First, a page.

Milford selectmen press Foxwoods executives for details

The chairman of Milford’s Board of Selectmen told representatives from Foxwoods Resort Casino that the proposal to build a gambling complex off Interstate 495 could be dead before ever getting to a town vote if more specifics are not provided soon.

Expressing his frustration during a Town Hall hearing Monday night, Brian W. Murray said he has seen no substantive effort to show firm details of the local resort casino proposal, or to address the town’s concerns about its impact since the plans first surfaced in 2009.

“The time is past for glossy pictures. We need to see some specifics,” he said to applause from the approximately 250 people in the audience, many of whom wore red to show their opposition to the casino project, and had held signs in front of Town Hall before the meeting.

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The board expected to hear more details of the $1 billion complex being proposed for 200 acres off Interstate 495 and Route 16, but instead got a general presentation about the Connecticut-based company’s plans, and a promise from its president and chief executive officer, Scott Butera, that his team would work with the town to come up with a “gaming resort we can all be proud of.”

Butera, who became the public face of the proposal after original developer David Nunes was stripped of his authority by his investment partners, said he is aware of the town’s concerns, and will have answers as well as details about his group’s plans within six weeks.

“This is the most important thing on our plate,” he said. “We are incredibly serious about this. We will demonstrate that to you.”

Butera said Foxwoods Massachusetts will open an office on Main Street in Milford within the next week, and community members will be welcome to stop by to voice concerns, express their ideas, and get information about the proposal.

In the next several weeks, he said, his group will either come up with a plan that the community can support, “or we’ll walk away as good friends.”

Butera said his company joined the development team backing the casino in February, relatively late in the process.

“I wish we were here a year ago,” he said. “We came in thinking things were further along.”

Selectman William D. Buckley talked about “the elephant in the room,” alluding to the absence of Nunes, who had been the project’s liaison with the town for the past several years.

In a letter to the board dated April 4, Nunes said he would no longer be active in the negotiations with the town, and he had “shed any faith” in the project.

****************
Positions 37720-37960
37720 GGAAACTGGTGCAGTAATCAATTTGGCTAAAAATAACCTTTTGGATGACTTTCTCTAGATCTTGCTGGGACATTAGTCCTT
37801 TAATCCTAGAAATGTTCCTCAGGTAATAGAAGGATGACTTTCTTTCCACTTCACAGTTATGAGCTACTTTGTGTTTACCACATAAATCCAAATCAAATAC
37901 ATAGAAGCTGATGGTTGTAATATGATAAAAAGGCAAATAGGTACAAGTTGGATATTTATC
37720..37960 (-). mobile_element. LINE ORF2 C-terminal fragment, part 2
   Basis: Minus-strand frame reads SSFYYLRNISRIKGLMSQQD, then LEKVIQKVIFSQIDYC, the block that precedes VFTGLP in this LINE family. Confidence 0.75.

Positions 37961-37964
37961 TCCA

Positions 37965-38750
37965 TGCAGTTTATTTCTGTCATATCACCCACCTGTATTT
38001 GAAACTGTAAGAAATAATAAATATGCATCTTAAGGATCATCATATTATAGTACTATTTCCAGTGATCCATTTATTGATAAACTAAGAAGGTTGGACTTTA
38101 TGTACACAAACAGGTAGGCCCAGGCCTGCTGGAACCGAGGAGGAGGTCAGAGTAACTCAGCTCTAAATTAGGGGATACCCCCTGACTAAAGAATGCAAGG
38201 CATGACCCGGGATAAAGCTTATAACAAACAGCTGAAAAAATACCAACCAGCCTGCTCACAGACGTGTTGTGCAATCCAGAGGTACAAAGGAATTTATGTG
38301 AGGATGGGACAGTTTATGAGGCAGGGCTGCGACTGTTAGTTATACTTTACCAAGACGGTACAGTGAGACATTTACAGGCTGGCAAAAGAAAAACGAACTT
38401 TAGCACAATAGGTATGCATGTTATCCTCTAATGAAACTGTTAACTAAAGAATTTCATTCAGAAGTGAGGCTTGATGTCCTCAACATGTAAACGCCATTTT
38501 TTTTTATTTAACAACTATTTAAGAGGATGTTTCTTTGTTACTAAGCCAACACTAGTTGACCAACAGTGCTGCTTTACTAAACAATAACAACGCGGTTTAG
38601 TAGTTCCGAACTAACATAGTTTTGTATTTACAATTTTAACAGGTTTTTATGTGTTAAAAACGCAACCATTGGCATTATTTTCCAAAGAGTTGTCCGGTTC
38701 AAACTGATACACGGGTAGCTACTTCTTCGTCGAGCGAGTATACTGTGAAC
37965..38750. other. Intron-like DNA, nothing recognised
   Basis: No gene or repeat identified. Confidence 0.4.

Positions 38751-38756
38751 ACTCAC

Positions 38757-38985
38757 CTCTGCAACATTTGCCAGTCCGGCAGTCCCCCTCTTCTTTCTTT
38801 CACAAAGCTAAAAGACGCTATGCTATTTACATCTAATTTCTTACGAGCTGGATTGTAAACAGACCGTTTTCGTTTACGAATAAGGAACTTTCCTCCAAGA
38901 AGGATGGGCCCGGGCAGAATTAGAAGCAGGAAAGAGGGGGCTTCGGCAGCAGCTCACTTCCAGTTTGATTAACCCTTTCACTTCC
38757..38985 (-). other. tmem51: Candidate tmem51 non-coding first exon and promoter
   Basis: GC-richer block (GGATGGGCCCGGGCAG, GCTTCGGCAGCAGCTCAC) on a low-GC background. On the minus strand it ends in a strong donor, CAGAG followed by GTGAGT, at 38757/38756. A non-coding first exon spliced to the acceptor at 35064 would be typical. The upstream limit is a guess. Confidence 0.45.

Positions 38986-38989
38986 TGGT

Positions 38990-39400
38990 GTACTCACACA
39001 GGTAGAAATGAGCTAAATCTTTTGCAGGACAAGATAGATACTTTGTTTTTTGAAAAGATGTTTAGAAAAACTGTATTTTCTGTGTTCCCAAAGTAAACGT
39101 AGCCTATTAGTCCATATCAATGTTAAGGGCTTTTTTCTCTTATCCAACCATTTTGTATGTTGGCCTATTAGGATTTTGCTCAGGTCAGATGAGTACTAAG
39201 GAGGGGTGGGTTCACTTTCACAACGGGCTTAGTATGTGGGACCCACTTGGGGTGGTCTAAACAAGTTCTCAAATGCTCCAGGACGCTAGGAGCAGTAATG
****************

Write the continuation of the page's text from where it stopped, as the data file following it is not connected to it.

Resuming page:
“It’s mind-boggling,” Buckley said.

Butera had little comment on the situation, other than to say he was sorry the letter had been sent.

Butera, who attended the meeting with lawyer Robert L. Allen Jr. and Allan Kronberg, president and general manager of Foxwoods Massachusetts, stressed his group’s experience as local operators of the largest casino resort in North America, and its knowledge of “New England tastes” and the state’s gaming market.

While giving few specifics, the Foxwoods representatives said they anticipate the Milford resort casino would be approximately 300,000 square feet, and include a “state-of-the-art gaming floor” with 4,725 slot machines and 125 table games, a 350-room hotel, specialty restaurants, and entertainment.

All of the selectmen voiced concern that too much needed to be done before a license is granted by the state Gaming Commission, expected early next year. The Foxwoods group is competing with two proposals near Boston for the single Eastern Massachusetts casino license to be awarded by the state agency.

According to the commission’s timeline, an agreement between the developers and selectmen would have to be reached by late summer to prepare for a town vote in the fall, selectmen said.

Over the next three to four months, developers not only have to present specific building plans for the resort complex, but also plans for dealing with a host of issues including traffic, sewage, a shortage of available water, town Conservation Commission concerns about wetlands and endangered species on the site, Historical Commission worries about Native American artifacts on the land, and zoning changes.

Selectmen said that not only do the developers have to present their plans, but the town needs time to evaluate them.

“I just don’t see how all this gets done,” Selectman Dino B. DeBartolomeis said.

Murray echoed those sentiments, telling the Foxwoods group that “at some point, time is going to run out.”

The Foxwoods group is competing with Suffolk Downs and partner Caesars Entertainment, which want to build a casino on the race track’s property in East Boston and Revere, and Wynn Resorts, which is proposing a gaming complex on the Mystic River in Everett.

Before the state Gaming Commission will give its final consideration of a casino application, the developers would have to reach a mitigation agreement with the complex’s host community, and the proposal would have to be approved by voters in a general election.

Murray said that if he doesn’t soon get the answers he’s looking for, he’ll have “no qualms in not entering into a host agreement,” meaning the local casino proposal would be dead.

“We share your concerns,’’ said Butera. “We feel confident we can mitigate them.”